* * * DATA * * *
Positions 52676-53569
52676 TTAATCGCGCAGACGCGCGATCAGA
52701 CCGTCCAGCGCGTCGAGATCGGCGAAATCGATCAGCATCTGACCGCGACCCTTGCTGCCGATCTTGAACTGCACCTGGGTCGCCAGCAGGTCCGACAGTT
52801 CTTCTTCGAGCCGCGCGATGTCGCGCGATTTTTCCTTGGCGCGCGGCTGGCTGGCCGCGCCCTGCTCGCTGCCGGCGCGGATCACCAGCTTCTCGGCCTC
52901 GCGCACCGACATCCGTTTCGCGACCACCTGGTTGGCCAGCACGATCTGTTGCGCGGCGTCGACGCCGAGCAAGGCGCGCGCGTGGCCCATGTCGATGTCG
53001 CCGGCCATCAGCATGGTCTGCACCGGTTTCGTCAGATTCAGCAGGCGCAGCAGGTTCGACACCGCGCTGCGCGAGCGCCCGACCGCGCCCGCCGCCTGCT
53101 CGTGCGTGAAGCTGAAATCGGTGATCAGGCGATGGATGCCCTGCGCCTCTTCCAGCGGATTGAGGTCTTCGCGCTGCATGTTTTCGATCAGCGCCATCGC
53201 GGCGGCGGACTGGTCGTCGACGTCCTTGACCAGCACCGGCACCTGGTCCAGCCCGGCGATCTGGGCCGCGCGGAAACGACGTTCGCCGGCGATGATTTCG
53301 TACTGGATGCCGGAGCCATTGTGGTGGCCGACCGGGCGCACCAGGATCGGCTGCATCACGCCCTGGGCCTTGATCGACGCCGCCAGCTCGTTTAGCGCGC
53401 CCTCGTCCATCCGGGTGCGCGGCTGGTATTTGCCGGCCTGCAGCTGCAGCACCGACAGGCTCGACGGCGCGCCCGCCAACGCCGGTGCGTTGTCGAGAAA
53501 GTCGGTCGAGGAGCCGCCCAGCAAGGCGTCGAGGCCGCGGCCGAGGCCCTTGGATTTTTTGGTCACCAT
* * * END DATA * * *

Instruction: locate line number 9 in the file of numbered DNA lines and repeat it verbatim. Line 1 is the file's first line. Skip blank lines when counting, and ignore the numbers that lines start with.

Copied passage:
53301 TACTGGATGCCGGAGCCATTGTGGTGGCCGACCGGGCGCACCAGGATCGGCTGCATCACGCCCTGGGCCTTGATCGACGCCGCCAGCTCGTTTAGCGCGC